Adjuvant therapy

Adjuvant therapy

Adjuvant (supporting) therapy describes treatment measures taken after a surgical removal of tumors has been carried out.
Its purpose is to help fight off any remaining tumor cells left in the body after surgery, as well as any micro-metastases which cannot be detected around the body yet. With these measures, long-term prognoses improve.

maintrac® can be used to check whether the number of tumor cells left in the blood increases or decreases. In addition to monitoring the success of treatment, a determination can also be made before treatment as to whether the drug will be effective against the tumor cells circulating in the blood werden.

During the adjuvant stage of treatment, the following rule usually applies:

  • If the cell count decreases, the therapy is working.
  • If the cell count increases despite the therapy, optimization of the therapy should be considered.

Response of circulating tumor cells in adjuvant therapy

Adjuvant chemotherapy

Adjuvant chemotherapy generally involves a series of therapy cycles at two to three week intervals. The first maintrac® cell count is carried out 2-3 weeks after the surgery, or before chemotherapy. A further analysis is performed after the second cycle of treatment.

The first measured value of the maintrac® cell count is always used as a basis value, which has little significance when considered alone. Only the cell count progression, which can be seen after further measurements are taken, can be interpreted.

Decreasing cell counts

Experience has shown that the number of circulating tumor cells in the blood decreases where there has been a good response to therapy after the first 1-3 cycles. If the cell count reduces and stays at a low level until the end of chemotherapy, this indicates a positive, subsequent progress. In studies with non-metastatic breast cancer patients, 90-95 % of patients stayed relapse-free (without new tumors) even after 4-5 years, if they were showing a 10-fold drop in cell count before.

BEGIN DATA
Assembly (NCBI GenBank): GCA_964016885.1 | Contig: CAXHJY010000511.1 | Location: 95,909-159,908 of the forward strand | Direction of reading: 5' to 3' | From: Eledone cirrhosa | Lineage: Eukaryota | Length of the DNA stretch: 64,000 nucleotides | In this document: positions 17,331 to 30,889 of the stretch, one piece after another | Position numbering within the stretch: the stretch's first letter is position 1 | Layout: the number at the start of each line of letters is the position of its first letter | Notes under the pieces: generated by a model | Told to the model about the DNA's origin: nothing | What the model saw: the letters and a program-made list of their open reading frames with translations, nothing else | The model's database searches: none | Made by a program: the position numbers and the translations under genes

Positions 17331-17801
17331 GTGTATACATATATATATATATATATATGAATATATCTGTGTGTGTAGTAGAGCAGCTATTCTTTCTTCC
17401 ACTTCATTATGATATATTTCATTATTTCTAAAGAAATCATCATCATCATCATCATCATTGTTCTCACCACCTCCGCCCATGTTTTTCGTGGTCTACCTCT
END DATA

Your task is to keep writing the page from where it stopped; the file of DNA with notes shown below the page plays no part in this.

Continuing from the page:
Even if circulating tumor cells in the blood have completely disappeared due to a good response to therapy, treatment should under no circumstances be discontinued early. Cells may still be hidden within the tissues of the body, potentially only being fully eliminated after the complete course of therapy.

Constant cell counts

The circulating tumor cells seem to only respond to chemotherapy to a limited extent. Despite this, they seem to only exhibit a limited growth trend as well. This course usually indicates a positive future outcome.

Increasing cell counts

If the cell count continually increases over the course of the adjuvant therapy, or increases after an initial drop off in cell numbers at the beginning of treatment, then the therapy is no longer, or indeed may never have been effective. The tumor cells are still active. In this case, the therapy should be optimized as the prognosis for future outcomes would otherwise be unfavorable. Here, maintrac® can test whether substances exist which could be more effective. If a continuous increase in the cell count, or a greater than 10-fold increase in cell count can be seen in non-metastatic breast cancer patients, then 65-70% of cases will suffer a relapse within the first 4-5 years.

Are you looking for more information on adjuvant hormone blocking? You can find this on the “hormone/ maintenance therapy” page.